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Over 45s need more HR support to navigate reskilling

The coronavirus pandemic has sparked a wave of career switching among workers over 45 year-olds in the UK, according to new research by Microsoft.

Difficulties in the job market however mean that this demographic in need of greater HR support to explore possible re-skilling and advice on how to combat age bias.

Released today (26 January), Office of National Statistics (ONS) data revealed that 828,000 people are currently unemployed in the UK, approximately 412,000 of those workers aged over 45 years-old.

While more than four in ten (44%) over 45s in the Microsoft report said that they are evaluating a role change or planning on starting a new career, they also said that they want to invest in gaining new digital skills.

Stuart Lewis, founder of Microsoft’s digital community Rest Less for the over 50s, said workers from this demographic are facing more difficult times than any other age group in the workplace right now.

“The pandemic has exacerbated subconscious age bias and we are seeing alarming increases in unemployment amongst mid-career workers as a result,” he said.

Skills and competencies in IT management and tech were the most in-demand skills managers look for in staff, as they help businesses navigate the pandemic, according to a 2020 survey by recruitment consultancy Robert Half UK.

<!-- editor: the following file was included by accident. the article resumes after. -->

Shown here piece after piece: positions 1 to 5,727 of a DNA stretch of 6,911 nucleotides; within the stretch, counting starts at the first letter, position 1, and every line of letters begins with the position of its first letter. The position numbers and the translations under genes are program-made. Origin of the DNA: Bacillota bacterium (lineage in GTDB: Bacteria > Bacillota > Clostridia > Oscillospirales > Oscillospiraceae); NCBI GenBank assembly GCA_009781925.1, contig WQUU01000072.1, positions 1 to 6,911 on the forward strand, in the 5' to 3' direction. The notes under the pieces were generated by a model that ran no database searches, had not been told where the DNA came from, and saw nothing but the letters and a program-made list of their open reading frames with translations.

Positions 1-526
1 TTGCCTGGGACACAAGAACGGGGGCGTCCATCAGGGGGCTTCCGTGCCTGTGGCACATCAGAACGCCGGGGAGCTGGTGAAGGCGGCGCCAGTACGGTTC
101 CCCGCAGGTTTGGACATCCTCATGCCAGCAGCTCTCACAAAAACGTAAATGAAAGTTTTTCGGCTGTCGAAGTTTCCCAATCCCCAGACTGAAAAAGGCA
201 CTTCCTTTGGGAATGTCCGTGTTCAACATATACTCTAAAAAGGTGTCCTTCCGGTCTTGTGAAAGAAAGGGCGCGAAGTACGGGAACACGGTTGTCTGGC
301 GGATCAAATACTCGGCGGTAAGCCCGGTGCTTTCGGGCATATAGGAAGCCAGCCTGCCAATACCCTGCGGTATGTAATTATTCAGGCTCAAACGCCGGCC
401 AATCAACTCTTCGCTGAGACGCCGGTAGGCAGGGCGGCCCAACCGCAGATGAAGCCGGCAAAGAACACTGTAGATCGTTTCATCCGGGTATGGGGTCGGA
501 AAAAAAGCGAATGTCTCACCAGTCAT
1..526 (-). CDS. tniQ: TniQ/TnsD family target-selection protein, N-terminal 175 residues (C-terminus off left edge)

Lewis added: “With the current rate of technological and societal change, something the pandemic has simply accelerated, we’re seeing increasing numbers of people choosing to invest in themselves and learn new skills to stand them in good stead for the decades of change ahead.”

To enable a career switch, nearly three quarters of over 45s (73%) said they are willing to invest time in learning new skills. On average, respondents said they would commit three hours 36 mins peer week to re-skilling.

A separate survey by over 50s recruitment company No Desire To Retire also found older jobseekers and workers (between 55 and 65) feel they were "strongly disillusioned" by their near-term employment prospects.

The primary reason for their career frustration was the effect COVID-19 has had on the economy, in combination with their “age disadvantage”.

Respondents said that there is a lack of support on offer to older workers – especially from the government – to help them re-enter the workforce, such as training or mature internship schemes.


Further reading:

UK’s persistent digital skills gap poses risk to economic recovery

UK workers not learning enough new skills

Older workers seen as costly and unproductive in the workplace